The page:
Navy Makes Fuel from Seawater

No need for tankers

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U.S. scientists have developed a technology to extract CO2 and hydrogen simultaneously from saltwater.     Photo: Stocktrek/Thinkstock

After years of research, the U.S. Navy has finally developed the technology to make fuel from seawater, deeming the liquid hydrocarbon fuel a "game changer." Ships will ultimately be able to produce fuel at sea.

Beyond the obvious benefits of not relying on oil, with its fluctuations in cost and availability, this new tech has major military benefits as well. Most ships in the U.S. naval fleet have to find a tanker to refuel. Usually going off course or halting a mission, the ships pull parallel to one another as the fleet ship draws fuel from the tanker.

"We are in very challenging times where we really do have to think in pretty innovative ways to look at how we create energy, how we value energy, and how we consume it," Vice Admiral Philip Cullom acknowledged. "We need to challenge the results of the assumptions that are the result of the last six decades of constant access to cheap, unlimited amounts of fuel."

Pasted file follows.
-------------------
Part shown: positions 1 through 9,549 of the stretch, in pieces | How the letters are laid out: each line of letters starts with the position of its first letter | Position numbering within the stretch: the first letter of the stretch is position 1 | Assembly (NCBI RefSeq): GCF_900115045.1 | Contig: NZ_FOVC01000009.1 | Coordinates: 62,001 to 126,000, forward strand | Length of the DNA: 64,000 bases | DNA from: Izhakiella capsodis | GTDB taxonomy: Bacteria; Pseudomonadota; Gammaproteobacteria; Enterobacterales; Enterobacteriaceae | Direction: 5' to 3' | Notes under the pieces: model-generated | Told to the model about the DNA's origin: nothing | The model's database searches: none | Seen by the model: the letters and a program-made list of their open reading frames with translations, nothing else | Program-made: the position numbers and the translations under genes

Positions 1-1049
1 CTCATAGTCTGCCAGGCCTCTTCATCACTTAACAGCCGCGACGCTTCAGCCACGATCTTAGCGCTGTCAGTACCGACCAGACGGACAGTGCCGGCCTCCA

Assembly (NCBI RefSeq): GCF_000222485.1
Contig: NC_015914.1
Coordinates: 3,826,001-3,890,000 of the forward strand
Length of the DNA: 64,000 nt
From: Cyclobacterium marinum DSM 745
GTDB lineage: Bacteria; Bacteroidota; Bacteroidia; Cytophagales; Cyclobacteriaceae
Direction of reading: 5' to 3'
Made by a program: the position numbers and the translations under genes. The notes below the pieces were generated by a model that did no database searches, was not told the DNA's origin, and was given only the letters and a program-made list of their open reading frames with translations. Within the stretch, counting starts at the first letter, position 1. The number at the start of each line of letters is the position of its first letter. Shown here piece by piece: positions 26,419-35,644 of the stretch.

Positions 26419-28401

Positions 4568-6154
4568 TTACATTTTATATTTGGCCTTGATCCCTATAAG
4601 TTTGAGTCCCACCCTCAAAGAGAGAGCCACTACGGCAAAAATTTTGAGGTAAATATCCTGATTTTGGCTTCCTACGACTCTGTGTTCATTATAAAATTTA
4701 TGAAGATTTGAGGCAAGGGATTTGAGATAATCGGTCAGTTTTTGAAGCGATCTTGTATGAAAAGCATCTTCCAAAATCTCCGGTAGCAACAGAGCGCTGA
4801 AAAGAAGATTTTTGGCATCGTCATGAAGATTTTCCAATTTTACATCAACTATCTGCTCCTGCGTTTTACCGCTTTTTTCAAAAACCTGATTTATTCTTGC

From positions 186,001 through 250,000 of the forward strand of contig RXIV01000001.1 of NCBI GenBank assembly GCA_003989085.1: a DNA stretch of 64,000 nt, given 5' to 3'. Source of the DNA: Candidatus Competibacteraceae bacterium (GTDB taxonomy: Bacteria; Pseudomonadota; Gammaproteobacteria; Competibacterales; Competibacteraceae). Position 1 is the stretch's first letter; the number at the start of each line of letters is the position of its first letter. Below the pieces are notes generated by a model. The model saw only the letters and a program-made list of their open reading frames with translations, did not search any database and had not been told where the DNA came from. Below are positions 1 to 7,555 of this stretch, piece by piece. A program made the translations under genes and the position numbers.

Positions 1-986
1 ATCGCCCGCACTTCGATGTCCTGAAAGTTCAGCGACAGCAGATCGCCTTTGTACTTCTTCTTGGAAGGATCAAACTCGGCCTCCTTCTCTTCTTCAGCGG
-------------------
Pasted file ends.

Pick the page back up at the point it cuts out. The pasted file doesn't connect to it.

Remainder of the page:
The science behind the new development extracts carbon dioxide and hydrogen gas from saltwater, which is then transformed from gas to liquid using a catalytic converter. Many improvements and tweaks still need to made, but one major advantage is that the new hydrocarbon fuel can be used in existing engines of the ships and aircraft.

This new technology puts the estimated cost of jet fuel at between $3 and $6 per gallon. The U.S. Naval Research Laboratory has already completed successful model plane test flights with the new fuel. The ability to produce fuel onboard is reportedly still 10 years away.

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